Mom, Am I Barbarian?
Related Article: ArtInternational Istanbul Announces Artistic Programme
The notion of the public domain as a political forum will be the focal point of the 13th Istanbul Biennial. This highly contested concept will serve as a matrix to generate ideas and develop practices that question contemporary forms of democracy, challenge current models of spatio-economic politics, problematize the given concepts of civilization and barbarity as standardized positions and languages and, above all, unfold the role of contemporary art as an agent that both makes and unmakes what is considered public.
The idea of the public domain has diverse historic, philosophical, theoretical and geo-political roots and definitions. No matter how many interpretations exist, they are fueled by questions of democracy,related to equality, civic rights and political debate. From the existence of an artwork to the freedom of social media and the designation of urban spaces as public, the notion of public domain can cover a vast area where social engagement and political public debate are possible. It is this potentiality of public domain discourse that the exhibition aims to articulate.
The title of the Istanbul Biennial “Mom, am I barbarian?” is a quote from the Turkish poet Lale Müldür’s book of the same title. In the current context, what does it mean to be a barbarian? After all, galvanizing the limits of the civilized, the “barbarian” reflects the “absolute other” in society, circumnavigating the frames of identity politics and multicultural discourses. But, what does the reintroduction of barbarity as a concept reveal today? Is it a response to an urge to go beyond already existing formulas, towards the unknown? It may refer to a state of fragility, with potential for radical change (and/or destruction), thus, to the responsibility to take new positions.Through the unique interventions of artists, the biennial exhibition aims to explore further such pressing questions and will ask if art can foster the construction of new subjectivities to rethink the possibility of “publicness” today.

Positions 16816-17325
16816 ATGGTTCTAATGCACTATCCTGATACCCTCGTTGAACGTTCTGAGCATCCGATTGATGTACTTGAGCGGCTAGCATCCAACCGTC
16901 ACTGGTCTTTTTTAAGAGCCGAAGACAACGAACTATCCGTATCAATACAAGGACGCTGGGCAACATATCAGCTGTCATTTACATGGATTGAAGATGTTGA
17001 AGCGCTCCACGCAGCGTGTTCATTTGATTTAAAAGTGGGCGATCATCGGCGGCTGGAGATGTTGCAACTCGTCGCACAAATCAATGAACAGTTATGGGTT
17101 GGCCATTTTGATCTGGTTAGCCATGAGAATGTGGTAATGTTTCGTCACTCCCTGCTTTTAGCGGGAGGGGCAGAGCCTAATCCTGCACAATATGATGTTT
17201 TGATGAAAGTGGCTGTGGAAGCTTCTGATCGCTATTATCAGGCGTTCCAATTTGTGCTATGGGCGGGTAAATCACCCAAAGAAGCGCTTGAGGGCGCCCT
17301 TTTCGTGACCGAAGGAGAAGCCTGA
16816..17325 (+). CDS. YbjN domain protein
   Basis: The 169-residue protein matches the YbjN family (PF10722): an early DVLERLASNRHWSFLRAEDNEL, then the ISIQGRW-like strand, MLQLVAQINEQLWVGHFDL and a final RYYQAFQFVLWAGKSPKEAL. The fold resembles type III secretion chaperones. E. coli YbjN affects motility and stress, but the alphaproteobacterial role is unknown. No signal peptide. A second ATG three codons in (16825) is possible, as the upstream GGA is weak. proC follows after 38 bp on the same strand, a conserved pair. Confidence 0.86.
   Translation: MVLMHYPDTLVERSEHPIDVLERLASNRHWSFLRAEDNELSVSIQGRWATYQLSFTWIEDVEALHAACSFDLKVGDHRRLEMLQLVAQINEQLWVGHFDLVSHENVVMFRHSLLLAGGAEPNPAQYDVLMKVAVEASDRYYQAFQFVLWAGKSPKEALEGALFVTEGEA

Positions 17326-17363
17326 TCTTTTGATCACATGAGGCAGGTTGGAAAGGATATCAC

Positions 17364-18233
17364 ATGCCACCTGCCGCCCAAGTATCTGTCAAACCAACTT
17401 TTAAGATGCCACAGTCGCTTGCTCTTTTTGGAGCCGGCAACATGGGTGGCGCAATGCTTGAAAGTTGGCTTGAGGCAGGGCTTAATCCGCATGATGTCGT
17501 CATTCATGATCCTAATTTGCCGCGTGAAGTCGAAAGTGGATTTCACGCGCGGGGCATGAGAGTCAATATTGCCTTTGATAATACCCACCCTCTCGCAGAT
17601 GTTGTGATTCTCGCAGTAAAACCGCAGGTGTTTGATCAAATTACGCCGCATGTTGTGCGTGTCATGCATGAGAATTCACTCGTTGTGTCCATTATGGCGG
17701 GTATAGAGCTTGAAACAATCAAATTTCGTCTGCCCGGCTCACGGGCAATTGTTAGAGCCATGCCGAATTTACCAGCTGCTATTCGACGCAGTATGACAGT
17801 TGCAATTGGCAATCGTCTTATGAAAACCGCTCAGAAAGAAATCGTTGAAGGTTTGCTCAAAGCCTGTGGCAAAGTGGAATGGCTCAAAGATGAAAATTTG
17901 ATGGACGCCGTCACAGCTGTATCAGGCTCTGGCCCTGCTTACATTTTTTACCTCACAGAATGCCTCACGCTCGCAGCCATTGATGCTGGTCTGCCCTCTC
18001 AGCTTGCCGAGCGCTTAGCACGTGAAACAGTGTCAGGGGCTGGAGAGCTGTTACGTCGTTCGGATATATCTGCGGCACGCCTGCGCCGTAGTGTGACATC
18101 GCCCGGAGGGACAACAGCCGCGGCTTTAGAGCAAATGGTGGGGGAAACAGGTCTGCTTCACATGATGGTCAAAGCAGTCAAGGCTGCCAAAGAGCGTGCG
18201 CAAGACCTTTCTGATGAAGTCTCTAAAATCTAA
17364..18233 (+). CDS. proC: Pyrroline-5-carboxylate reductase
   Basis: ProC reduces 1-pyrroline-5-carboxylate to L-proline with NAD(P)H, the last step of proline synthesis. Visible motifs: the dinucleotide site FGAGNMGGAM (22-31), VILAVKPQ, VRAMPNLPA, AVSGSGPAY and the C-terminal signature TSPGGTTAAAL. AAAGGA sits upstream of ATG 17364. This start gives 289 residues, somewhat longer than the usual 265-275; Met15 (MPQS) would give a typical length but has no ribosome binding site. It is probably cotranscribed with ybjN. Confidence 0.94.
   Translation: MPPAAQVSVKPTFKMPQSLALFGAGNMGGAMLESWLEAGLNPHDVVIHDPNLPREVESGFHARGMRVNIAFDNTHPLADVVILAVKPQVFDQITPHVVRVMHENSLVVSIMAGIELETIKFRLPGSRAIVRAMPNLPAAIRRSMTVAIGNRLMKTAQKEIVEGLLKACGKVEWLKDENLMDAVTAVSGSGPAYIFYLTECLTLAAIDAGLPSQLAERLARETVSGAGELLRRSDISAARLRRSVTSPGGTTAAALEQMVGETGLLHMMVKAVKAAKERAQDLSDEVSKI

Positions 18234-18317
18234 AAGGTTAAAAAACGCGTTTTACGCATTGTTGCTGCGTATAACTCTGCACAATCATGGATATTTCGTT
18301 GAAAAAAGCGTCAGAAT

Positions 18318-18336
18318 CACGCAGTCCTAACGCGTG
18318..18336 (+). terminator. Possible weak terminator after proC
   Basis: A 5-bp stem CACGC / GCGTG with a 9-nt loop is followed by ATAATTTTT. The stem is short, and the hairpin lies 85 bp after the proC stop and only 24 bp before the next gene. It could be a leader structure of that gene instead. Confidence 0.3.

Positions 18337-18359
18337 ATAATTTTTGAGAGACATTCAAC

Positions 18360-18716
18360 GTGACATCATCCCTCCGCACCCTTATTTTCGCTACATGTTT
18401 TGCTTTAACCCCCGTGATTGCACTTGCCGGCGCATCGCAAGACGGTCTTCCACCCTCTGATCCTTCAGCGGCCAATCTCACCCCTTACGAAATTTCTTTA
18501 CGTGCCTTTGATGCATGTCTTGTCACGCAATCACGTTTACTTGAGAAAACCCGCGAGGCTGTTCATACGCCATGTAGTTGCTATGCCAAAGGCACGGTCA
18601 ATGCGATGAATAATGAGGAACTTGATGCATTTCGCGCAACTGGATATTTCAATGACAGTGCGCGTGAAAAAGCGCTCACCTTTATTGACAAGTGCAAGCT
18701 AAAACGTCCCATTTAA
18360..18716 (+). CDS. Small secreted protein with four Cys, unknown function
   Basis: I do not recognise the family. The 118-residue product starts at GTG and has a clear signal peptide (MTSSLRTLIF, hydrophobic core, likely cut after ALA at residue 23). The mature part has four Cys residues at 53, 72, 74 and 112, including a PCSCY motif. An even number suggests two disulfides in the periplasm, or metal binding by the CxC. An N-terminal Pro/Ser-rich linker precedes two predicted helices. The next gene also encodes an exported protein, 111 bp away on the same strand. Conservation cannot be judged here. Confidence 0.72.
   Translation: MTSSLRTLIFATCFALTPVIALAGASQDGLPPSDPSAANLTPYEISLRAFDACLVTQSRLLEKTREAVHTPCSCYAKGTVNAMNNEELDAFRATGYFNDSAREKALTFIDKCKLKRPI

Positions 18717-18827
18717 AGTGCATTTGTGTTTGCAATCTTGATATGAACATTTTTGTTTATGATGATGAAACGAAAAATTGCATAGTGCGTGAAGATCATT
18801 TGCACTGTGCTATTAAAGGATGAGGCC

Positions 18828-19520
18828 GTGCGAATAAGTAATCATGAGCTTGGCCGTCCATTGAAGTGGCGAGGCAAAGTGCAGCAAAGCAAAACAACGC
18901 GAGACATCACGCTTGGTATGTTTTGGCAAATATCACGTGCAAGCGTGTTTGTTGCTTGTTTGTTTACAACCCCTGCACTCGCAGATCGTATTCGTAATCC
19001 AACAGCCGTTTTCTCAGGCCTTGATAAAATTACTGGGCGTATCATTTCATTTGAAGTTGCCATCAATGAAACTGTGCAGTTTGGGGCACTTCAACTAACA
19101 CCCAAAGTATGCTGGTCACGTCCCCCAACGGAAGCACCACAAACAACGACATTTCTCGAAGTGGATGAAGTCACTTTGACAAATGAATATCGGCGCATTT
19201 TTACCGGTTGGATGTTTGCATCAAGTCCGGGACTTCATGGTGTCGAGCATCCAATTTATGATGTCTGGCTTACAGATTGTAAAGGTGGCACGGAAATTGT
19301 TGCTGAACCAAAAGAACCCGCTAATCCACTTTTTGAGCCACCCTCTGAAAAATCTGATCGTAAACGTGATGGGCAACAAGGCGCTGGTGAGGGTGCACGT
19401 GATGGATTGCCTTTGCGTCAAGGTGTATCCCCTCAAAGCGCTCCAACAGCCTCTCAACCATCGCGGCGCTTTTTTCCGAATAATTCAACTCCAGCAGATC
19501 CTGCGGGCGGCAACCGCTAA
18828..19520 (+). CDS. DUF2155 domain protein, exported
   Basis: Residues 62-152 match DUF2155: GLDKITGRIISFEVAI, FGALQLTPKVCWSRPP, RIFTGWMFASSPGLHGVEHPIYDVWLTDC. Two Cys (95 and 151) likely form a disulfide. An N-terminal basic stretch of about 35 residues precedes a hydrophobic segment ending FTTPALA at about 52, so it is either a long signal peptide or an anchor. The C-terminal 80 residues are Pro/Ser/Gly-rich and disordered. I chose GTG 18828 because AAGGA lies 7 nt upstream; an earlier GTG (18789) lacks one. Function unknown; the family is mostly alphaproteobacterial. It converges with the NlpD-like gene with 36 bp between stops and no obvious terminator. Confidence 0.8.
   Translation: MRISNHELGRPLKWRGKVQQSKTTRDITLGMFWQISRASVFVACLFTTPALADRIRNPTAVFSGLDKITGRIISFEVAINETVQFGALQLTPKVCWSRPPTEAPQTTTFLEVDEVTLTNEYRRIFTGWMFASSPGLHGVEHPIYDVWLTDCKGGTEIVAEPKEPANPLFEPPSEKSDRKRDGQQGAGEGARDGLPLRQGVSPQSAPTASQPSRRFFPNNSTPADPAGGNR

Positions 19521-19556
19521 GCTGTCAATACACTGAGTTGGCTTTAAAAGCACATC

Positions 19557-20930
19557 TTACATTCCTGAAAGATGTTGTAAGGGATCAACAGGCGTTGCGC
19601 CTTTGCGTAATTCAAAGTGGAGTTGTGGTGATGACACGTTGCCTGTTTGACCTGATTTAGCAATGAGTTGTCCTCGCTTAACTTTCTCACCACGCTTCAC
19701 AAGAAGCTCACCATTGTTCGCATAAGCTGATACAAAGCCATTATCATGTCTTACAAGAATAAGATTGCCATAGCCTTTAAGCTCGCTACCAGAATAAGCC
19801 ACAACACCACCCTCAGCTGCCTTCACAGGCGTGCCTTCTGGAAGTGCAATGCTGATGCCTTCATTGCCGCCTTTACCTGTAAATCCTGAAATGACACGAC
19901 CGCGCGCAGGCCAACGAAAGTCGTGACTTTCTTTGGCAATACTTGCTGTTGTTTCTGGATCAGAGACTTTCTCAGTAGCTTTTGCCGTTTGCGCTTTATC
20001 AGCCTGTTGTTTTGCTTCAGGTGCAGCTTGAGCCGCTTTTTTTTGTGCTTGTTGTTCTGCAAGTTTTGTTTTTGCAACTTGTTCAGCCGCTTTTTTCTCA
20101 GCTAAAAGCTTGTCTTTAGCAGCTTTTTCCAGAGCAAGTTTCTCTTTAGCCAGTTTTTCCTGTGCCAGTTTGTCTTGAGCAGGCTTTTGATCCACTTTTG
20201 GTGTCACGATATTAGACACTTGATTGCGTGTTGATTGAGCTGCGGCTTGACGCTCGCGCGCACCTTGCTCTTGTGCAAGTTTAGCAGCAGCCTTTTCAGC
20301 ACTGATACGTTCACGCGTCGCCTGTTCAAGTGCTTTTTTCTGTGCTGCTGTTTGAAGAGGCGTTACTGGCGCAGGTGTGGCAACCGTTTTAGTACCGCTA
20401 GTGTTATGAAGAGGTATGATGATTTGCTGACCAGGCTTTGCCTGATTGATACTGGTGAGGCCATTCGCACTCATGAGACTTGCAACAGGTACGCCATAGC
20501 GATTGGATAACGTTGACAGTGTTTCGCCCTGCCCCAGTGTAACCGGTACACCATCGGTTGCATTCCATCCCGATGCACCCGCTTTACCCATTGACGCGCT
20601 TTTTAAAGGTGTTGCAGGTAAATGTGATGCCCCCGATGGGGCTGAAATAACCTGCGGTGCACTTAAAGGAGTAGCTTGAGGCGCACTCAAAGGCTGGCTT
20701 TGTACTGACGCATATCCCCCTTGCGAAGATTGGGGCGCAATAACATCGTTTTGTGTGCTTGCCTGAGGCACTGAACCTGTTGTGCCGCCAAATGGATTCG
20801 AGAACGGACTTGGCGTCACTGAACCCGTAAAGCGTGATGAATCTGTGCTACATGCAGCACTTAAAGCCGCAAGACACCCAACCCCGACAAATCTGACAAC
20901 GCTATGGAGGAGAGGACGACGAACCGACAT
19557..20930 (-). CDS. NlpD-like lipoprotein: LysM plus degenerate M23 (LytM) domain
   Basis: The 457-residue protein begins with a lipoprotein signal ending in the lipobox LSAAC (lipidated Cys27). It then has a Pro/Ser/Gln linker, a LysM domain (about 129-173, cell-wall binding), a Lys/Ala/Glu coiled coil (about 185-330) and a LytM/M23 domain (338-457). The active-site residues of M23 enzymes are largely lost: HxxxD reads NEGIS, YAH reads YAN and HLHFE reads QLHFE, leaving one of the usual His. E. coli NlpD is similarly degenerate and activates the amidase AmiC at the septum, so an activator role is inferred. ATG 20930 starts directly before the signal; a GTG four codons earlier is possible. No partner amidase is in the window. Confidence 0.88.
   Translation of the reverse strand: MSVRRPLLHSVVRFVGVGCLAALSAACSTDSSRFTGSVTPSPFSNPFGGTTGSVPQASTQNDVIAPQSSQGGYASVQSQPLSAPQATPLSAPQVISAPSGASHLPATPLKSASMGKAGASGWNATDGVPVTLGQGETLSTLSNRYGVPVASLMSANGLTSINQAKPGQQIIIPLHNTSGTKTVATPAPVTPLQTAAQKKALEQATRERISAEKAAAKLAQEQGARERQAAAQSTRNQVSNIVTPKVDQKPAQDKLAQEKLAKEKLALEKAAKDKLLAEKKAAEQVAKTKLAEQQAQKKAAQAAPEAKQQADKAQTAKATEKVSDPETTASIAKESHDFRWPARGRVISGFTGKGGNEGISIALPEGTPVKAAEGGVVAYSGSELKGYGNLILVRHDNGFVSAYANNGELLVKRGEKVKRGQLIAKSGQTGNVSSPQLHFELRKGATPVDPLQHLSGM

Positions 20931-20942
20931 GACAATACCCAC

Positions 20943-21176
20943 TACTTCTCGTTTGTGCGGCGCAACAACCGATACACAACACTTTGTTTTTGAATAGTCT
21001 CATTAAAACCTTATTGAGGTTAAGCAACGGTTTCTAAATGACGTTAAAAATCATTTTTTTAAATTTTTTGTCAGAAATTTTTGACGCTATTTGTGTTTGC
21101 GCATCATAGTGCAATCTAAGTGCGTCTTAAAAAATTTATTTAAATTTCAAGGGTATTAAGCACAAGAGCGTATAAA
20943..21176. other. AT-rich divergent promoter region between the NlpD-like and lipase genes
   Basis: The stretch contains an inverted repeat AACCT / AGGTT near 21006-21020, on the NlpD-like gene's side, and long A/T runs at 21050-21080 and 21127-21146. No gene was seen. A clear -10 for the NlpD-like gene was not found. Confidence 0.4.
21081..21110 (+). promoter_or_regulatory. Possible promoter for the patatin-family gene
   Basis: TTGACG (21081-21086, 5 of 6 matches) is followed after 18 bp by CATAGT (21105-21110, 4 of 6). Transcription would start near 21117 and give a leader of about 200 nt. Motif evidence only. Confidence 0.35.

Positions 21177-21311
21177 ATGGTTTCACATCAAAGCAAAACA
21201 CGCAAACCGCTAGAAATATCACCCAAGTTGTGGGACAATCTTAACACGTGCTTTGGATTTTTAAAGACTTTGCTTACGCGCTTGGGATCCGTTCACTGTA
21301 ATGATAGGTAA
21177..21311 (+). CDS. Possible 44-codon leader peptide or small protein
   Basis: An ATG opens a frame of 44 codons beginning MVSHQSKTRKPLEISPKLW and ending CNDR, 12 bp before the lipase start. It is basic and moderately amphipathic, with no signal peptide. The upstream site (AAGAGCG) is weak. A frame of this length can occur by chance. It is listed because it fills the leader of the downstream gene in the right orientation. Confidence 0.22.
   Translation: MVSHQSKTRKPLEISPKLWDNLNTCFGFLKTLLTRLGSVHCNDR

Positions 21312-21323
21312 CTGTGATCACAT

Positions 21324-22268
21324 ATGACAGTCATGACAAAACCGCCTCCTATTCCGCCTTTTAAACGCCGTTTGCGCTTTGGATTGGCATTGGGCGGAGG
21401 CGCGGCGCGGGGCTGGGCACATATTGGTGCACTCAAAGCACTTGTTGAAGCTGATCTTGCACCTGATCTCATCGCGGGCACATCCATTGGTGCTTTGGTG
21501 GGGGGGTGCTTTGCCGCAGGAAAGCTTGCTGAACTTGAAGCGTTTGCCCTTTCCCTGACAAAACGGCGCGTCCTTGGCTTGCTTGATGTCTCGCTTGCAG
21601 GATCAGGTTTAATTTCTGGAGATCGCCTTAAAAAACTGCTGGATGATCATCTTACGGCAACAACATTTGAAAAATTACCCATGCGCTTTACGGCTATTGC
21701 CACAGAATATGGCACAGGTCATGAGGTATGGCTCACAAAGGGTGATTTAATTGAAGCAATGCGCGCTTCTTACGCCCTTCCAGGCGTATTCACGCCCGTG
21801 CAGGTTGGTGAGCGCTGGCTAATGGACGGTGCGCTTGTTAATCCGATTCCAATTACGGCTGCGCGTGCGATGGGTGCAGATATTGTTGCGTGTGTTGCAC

Focusing on urban public spaces in Istanbul, the Biennial will use public buildings left temporarily vacant by urban transformation. These may include courthouses, schools or military structures,post offices, former transportation hubs like train stations, ex-industrial sites such as warehouses,dockyards and the very contested Taksim Square and Gezi Park. Furthermore, the hallmarks of current urbanism such as shopping malls, hotels and office-residential towers are considered as sites for artistic interventions. Due to the uncertainties related to the highly speculative nature of urban transformation in Istanbul, the allocation of these spaces is quite precarious. In this sense, the Biennial will share the common experience of precarity that the city’s dwellers experience everyday. Whilst art functions in the symbolic realm, it can also directly interfere with reality, the concurrent urban transformation of Istanbul.
Certainly, biennials have been criticized for being catalysts of these transformations in the name of city branding and marketing. Or they have drawn criticism for being sites of political struggles and representations. Yet the open format of biennial exhibitions has the potential to produce new understandings and experiences of the public domain and forms of “publicness”. The 13th Istanbul Biennial will take this challenge to activate a public forum to open up new avenues of thought and imagination.
The 13th Istanbul Biennial, titled “Mom, am I Barbarian?”, curated by Fulya Erdemci and focusing on the theme of public space as a political forum will be free of charge.
The dates of the 13th Istanbul Biennial have also changed: the exhibition will be held between 14 September and 20 October 2013. The exhibition venues and list of participating artists for the 13th Istanbul Biennial organised by the Istanbul Foundation for Culture and Arts (IKSV) and sponsored by Koç Holding will be announced in the forthcoming days.